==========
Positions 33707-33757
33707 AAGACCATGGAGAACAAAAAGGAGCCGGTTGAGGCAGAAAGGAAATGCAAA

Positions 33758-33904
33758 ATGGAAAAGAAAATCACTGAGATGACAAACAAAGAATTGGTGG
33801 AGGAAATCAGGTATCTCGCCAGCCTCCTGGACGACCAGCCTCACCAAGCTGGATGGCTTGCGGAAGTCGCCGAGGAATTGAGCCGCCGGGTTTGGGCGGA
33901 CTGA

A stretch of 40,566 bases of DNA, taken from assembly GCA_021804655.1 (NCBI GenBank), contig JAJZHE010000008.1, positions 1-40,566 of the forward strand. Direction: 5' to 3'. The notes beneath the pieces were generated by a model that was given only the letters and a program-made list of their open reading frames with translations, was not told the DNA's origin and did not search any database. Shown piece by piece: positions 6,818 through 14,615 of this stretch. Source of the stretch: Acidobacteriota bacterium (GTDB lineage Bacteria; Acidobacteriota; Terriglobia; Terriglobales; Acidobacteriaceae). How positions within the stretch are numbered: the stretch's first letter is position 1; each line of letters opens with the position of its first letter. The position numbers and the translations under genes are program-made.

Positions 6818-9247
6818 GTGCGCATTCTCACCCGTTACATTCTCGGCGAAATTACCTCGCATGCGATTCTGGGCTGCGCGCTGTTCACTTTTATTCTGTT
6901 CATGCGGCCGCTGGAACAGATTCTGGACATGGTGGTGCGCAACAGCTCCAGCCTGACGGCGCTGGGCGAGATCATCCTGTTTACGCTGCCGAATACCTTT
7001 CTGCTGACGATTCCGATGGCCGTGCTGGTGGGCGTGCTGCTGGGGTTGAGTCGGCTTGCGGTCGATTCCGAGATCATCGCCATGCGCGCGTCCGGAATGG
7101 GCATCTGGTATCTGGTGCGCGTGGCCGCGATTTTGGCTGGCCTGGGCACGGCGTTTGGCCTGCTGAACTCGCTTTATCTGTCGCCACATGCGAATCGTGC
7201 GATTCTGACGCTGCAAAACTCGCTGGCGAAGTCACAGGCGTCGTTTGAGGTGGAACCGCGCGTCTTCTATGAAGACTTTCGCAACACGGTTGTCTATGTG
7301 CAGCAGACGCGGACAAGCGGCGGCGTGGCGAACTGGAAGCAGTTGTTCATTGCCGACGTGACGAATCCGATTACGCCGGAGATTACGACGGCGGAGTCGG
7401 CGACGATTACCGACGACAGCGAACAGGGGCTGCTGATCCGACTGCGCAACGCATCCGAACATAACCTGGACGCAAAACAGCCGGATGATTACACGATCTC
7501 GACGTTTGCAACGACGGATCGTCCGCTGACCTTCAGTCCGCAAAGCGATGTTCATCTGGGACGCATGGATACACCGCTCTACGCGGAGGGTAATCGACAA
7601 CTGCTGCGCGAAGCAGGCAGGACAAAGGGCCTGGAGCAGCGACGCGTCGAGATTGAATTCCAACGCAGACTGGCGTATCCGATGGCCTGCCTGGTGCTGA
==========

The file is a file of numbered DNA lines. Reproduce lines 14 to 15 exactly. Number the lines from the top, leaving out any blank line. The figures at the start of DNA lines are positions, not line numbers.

7301 CAGCAGACGCGGACAAGCGGCGGCGTGGCGAACTGGAAGCAGTTGTTCATTGCCGACGTGACGAATCCGATTACGCCGGAGATTACGACGGCGGAGTCGG
7401 CGACGATTACCGACGACAGCGAACAGGGGCTGCTGATCCGACTGCGCAACGCATCCGAACATAACCTGGACGCAAAACAGCCGGATGATTACACGATCTC